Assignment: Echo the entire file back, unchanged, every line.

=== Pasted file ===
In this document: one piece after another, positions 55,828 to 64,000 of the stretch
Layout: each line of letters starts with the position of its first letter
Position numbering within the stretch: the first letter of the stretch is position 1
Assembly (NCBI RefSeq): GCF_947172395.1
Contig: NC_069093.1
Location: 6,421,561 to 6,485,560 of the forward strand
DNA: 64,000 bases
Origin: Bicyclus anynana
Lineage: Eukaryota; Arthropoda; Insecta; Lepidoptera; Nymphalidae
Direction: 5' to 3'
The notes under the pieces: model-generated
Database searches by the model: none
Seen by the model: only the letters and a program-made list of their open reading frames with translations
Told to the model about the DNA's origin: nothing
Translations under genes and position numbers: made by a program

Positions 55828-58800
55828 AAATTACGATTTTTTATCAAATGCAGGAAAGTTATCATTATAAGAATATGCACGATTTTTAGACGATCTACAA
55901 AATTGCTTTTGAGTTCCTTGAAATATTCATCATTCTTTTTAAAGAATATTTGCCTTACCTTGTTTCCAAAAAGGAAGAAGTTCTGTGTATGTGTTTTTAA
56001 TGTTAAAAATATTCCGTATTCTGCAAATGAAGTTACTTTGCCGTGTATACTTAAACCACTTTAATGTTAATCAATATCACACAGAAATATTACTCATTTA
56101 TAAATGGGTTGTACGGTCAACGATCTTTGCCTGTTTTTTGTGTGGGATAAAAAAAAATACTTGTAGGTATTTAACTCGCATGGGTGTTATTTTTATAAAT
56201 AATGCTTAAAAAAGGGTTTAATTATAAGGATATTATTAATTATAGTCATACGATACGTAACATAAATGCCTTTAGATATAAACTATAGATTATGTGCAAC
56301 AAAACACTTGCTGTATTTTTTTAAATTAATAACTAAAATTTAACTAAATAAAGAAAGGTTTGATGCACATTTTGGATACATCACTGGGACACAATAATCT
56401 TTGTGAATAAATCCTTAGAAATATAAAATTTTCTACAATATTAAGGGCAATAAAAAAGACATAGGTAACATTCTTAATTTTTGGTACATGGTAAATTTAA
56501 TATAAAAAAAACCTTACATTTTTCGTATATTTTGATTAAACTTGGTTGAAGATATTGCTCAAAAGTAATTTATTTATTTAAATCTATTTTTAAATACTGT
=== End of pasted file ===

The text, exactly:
In this document: one piece after another, positions 55,828 to 64,000 of the stretch
Layout: each line of letters starts with the position of its first letter
Position numbering within the stretch: the first letter of the stretch is position 1
Assembly (NCBI RefSeq): GCF_947172395.1
Contig: NC_069093.1
Location: 6,421,561 to 6,485,560 of the forward strand
DNA: 64,000 bases
Origin: Bicyclus anynana
Lineage: Eukaryota; Arthropoda; Insecta; Lepidoptera; Nymphalidae
Direction: 5' to 3'
The notes under the pieces: model-generated
Database searches by the model: none
Seen by the model: only the letters and a program-made list of their open reading frames with translations
Told to the model about the DNA's origin: nothing
Translations under genes and position numbers: made by a program

Positions 55828-58800
55828 AAATTACGATTTTTTATCAAATGCAGGAAAGTTATCATTATAAGAATATGCACGATTTTTAGACGATCTACAA
55901 AATTGCTTTTGAGTTCCTTGAAATATTCATCATTCTTTTTAAAGAATATTTGCCTTACCTTGTTTCCAAAAAGGAAGAAGTTCTGTGTATGTGTTTTTAA
56001 TGTTAAAAATATTCCGTATTCTGCAAATGAAGTTACTTTGCCGTGTATACTTAAACCACTTTAATGTTAATCAATATCACACAGAAATATTACTCATTTA
56101 TAAATGGGTTGTACGGTCAACGATCTTTGCCTGTTTTTTGTGTGGGATAAAAAAAAATACTTGTAGGTATTTAACTCGCATGGGTGTTATTTTTATAAAT
56201 AATGCTTAAAAAAGGGTTTAATTATAAGGATATTATTAATTATAGTCATACGATACGTAACATAAATGCCTTTAGATATAAACTATAGATTATGTGCAAC
56301 AAAACACTTGCTGTATTTTTTTAAATTAATAACTAAAATTTAACTAAATAAAGAAAGGTTTGATGCACATTTTGGATACATCACTGGGACACAATAATCT
56401 TTGTGAATAAATCCTTAGAAATATAAAATTTTCTACAATATTAAGGGCAATAAAAAAGACATAGGTAACATTCTTAATTTTTGGTACATGGTAAATTTAA
56501 TATAAAAAAAACCTTACATTTTTCGTATATTTTGATTAAACTTGGTTGAAGATATTGCTCAAAAGTAATTTATTTATTTAAATCTATTTTTAAATACTGT